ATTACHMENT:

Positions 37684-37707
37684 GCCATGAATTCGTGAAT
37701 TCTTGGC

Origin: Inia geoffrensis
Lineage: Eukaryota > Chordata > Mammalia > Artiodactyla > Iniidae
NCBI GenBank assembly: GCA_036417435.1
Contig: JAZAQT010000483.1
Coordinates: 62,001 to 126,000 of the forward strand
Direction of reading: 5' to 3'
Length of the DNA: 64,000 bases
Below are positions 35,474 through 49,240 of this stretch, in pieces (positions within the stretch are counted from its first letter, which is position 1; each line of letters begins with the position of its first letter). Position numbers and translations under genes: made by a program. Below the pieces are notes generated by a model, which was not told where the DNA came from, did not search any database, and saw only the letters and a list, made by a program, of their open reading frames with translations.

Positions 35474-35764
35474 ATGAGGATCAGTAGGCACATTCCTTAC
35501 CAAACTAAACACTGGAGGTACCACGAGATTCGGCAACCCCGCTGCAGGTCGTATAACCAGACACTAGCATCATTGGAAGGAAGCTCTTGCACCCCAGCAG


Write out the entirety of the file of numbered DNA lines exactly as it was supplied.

Positions 37684-37707
37684 GCCATGAATTCGTGAAT
37701 TCTTGGC

Origin: Inia geoffrensis
Lineage: Eukaryota > Chordata > Mammalia > Artiodactyla > Iniidae
NCBI GenBank assembly: GCA_036417435.1
Contig: JAZAQT010000483.1
Coordinates: 62,001 to 126,000 of the forward strand
Direction of reading: 5' to 3'
Length of the DNA: 64,000 bases
Below are positions 35,474 through 49,240 of this stretch, in pieces (positions within the stretch are counted from its first letter, which is position 1; each line of letters begins with the position of its first letter). Position numbers and translations under genes: made by a program. Below the pieces are notes generated by a model, which was not told where the DNA came from, did not search any database, and saw only the letters and a list, made by a program, of their open reading frames with translations.

Positions 35474-35764
35474 ATGAGGATCAGTAGGCACATTCCTTAC
35501 CAAACTAAACACTGGAGGTACCACGAGATTCGGCAACCCCGCTGCAGGTCGTATAACCAGACACTAGCATCATTGGAAGGAAGCTCTTGCACCCCAGCAG